Case Study 3: Data Transformation Stage 1

In this section, I’ll explain the technical methods I used to extract the subject terms and the process through which I evaluated the data. Finally, I reflect briefly on the data I’ve gathered and the mistakes it might still include, or new ones I could have introduced.

Technical Stuff: Extracting Subject Terms

Before I could analyze the subject terms, I needed to put them into a more tractable format.

In order to avoid having to pull out the terms manually, I used Python to extract the subject terms, and copied the results into CSV files.

Getting the Subject Terms from the Text File

Python is very handy for identifying and extracting specific fields from a text file. Please see my Jupyter Notebook for a more complete explanation of the technical details of this process.

After iterating, copying, and pasting, I ended up with these three CSV files:

There are some aspects of the records I couldn’t capture in this way. For instance, this script did not include information about which subjects belonged to which record. Additionally if a field had no data, it wasn’t included in the results returned. Fields without data are called nulls and often pose a problem in datasets, including this one!  I later went back and added the nulls back in manually, in order to give a more accurate impression of the proportions in my data.

Types of Subjects

For the purposes of actually working with the data, I split it into several different files, as follows:

In this context, the word “subject” means that the characteristics described belong to the work under analysis, not the article analyzing them. Let’s walk through each of these:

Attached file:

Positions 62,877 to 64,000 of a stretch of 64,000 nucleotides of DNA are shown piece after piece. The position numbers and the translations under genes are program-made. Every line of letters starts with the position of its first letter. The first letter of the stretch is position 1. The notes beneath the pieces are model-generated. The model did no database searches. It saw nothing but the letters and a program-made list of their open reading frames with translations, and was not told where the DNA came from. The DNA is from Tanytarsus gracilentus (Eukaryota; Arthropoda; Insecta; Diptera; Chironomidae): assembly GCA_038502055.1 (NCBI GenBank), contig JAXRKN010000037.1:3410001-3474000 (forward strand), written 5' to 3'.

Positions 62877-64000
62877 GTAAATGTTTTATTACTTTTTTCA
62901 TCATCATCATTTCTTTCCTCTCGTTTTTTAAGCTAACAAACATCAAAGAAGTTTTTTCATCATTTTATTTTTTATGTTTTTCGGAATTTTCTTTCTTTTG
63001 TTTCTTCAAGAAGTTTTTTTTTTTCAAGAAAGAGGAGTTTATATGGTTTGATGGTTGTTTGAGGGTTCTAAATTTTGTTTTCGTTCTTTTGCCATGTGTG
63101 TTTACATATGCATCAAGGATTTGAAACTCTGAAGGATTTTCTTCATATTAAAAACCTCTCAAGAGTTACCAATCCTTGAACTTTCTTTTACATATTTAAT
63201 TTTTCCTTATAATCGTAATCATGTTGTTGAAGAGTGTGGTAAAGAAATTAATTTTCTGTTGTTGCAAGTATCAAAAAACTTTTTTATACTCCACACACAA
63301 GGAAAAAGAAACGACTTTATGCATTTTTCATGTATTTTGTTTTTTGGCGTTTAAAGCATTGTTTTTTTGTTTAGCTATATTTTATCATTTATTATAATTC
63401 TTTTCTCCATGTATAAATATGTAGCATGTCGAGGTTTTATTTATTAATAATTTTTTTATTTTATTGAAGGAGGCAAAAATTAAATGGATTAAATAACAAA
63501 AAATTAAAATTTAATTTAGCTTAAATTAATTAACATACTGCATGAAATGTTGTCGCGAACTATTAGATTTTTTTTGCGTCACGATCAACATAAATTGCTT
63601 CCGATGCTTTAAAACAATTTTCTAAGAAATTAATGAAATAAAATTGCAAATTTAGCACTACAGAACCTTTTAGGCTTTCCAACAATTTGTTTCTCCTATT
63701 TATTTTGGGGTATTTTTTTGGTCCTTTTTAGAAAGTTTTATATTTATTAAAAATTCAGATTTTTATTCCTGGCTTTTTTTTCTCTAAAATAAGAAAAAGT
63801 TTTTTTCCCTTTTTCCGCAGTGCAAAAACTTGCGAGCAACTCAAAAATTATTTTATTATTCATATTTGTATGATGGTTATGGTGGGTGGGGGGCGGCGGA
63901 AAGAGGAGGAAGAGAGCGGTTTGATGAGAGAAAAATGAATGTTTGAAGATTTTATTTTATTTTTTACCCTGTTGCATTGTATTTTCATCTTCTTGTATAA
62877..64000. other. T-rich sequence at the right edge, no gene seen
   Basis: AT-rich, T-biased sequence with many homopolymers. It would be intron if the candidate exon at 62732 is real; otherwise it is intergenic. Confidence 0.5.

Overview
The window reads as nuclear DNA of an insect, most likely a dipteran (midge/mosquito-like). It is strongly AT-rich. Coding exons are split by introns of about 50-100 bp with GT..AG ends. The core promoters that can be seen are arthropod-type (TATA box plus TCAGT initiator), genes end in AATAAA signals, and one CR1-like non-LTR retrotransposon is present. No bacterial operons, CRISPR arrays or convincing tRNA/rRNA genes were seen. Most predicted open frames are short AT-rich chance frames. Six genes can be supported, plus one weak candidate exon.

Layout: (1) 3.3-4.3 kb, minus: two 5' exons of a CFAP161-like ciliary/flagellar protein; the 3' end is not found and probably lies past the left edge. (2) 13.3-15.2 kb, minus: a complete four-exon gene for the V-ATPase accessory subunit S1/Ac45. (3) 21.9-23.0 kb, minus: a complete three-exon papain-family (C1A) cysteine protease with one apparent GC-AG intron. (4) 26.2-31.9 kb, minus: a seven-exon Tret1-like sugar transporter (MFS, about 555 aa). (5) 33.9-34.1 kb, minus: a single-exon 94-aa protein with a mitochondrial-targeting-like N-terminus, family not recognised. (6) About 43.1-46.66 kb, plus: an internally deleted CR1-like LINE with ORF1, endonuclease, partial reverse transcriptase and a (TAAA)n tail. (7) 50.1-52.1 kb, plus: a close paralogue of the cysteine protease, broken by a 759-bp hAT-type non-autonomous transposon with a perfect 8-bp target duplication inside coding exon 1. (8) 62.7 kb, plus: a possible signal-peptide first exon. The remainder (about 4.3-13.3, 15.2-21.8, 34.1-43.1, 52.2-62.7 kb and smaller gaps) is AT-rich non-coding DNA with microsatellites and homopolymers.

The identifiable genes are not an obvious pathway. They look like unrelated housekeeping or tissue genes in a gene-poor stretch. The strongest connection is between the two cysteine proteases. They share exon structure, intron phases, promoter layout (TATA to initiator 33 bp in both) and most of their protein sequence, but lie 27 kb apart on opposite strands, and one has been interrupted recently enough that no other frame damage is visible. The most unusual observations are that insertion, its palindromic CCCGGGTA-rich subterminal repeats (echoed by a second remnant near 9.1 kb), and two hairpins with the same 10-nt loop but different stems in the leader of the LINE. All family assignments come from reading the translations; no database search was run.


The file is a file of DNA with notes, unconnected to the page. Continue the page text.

• “Subject date” is my rephrasing of the field “Period”, which specifies the century in which the work was published (for instance, 1800-1899).
  • “Subject authors” are the authors of works being analyzed (for instance, Phillis Wheatley).
  • “Subject works” are the works of literature being analyzed (for instance, Leaves of Grass).
  • The “work classification” tells us which type of work is being analyzed — drama, poetry, novel, etc.
  • Finally, the “subject terms,” while also a phrase applied to the broader list, is used here to refer to the list of descriptive subject terms that bring out the main concerns of the critic in analyzing the work. These can be very varied, but for example, words like “poetic form” or “electricity” or “innocence” might be used.

Evaluating the Data

I succeeded in getting my data into a workable format! That’s great, but it could still have some errors or just some incompatibilities with the methods I wanted to use to analyze it.